May 3, 2018Falling exports offset production dip, raise per capita figures
Domestic availability of vegetables grew slightly in 2017, due primarily to a steep decrease in exports, according to USDA’s Vegetables and Pulses Outlook.
Per capita availability of fresh vegetables in the United States climbed to 188 pounds; up about 1 pound from 2016 levels. Similarly, per capita availability of processed vegetables grew to just over 200 pounds; up just over 3 pounds from the previous year.
Export volumes for both fresh and processed vegetables fell in 2017, while import levels rose for fresh vegetables and remained relatively steady in the processed market. Lower exports, plus a large amount of beginning stocks of canned vegetables, helped to raise per capita availability and put downward pressure on the price of processed vegetables.
Overall domestic fresh vegetable production was down approximately 2 percent in 2017 from the previous year, and processed vegetables were down over 12 percent from 2016 levels. Crop yields were hindered by unpredictable weather patterns, which lowered 2017 production of fresh and processed vegetables.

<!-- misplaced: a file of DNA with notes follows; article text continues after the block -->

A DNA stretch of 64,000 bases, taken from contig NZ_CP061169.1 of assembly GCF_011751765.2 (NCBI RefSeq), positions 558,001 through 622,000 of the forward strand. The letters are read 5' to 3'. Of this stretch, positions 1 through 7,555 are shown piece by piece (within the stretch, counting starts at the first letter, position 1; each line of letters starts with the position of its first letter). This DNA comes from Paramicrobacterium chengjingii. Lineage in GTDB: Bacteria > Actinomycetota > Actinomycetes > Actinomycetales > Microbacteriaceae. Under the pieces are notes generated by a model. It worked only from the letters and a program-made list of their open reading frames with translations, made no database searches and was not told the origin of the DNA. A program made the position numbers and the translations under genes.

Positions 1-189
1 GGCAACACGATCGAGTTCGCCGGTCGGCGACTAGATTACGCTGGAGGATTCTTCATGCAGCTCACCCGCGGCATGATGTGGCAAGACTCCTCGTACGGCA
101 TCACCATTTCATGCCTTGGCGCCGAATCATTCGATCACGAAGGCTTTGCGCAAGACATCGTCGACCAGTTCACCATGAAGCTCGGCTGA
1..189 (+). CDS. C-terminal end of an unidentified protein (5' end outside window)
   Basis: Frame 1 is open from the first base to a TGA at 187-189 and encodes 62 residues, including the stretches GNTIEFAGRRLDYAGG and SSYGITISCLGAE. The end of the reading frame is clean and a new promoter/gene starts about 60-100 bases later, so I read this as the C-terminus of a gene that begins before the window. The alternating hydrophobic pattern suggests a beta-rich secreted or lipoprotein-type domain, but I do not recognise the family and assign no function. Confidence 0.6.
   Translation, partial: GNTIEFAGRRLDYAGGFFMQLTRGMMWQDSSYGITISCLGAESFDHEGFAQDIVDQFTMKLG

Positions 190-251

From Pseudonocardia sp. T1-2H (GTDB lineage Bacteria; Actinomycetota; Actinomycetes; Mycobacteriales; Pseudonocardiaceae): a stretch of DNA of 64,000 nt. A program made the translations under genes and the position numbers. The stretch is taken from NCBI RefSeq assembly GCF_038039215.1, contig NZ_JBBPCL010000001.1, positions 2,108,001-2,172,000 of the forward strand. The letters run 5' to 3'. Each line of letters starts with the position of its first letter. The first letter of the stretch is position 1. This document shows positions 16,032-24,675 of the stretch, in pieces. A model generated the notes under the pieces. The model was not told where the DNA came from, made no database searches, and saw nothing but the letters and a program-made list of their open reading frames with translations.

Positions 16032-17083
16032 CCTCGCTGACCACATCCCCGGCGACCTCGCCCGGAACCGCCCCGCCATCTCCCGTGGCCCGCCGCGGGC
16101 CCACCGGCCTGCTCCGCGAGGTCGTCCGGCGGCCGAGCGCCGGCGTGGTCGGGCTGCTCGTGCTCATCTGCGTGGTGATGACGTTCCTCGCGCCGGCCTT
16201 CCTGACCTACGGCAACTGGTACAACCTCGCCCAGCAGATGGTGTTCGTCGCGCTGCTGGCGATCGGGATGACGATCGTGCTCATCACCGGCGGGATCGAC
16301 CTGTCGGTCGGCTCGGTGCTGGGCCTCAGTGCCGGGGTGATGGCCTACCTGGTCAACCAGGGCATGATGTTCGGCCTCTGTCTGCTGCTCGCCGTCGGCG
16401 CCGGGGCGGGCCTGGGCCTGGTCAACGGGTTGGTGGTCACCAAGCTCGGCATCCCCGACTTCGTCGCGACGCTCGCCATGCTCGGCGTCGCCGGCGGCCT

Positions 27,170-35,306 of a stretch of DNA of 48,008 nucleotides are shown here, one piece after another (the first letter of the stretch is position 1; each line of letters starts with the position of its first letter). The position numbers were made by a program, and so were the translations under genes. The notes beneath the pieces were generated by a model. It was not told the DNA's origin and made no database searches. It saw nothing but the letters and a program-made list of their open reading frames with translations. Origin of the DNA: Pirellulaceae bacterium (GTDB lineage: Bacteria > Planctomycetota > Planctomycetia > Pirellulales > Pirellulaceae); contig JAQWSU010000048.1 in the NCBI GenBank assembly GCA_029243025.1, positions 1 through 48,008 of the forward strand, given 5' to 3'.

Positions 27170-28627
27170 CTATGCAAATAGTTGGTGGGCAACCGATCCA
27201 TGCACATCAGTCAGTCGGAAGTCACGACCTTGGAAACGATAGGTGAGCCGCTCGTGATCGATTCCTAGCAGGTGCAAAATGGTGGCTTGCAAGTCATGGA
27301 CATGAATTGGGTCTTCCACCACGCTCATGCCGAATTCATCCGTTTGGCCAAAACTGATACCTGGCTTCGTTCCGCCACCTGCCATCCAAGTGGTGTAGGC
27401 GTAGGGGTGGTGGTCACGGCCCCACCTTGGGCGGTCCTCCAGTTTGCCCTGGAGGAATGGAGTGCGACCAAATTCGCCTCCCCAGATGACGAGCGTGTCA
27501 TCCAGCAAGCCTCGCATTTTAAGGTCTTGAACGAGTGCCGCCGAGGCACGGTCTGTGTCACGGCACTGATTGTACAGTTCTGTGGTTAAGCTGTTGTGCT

Through early 2018, weather in major crop areas of California points to boosted yield potential, which, when coupled with current acreage, indicates higher production of fresh-market and processed vegetables. Additionally, imports for 2018 show continued signs of growth.
Exports of fresh vegetables also seem poised to surpass 2017 levels, while exports of processed vegetables remain depressed. In 2017, dry conditions in key production regions sapped yields for nearly all pulse crops, driving down production.
Despite reduced drought concerns, pulses planted area is forecast down in 2018. All dry bean area is forecast to decline by 7 percent, while dry peas and lentils planted areas are projected down 20 and 28 percent, respectively. Only chickpea planted area is forecast to rise, up 7 percent from 2017. Gains in chickpea area come despite the Indian Government’s imposition of tariffs on dry peas and lentils, which has dramatically affected U.S. exports to the country.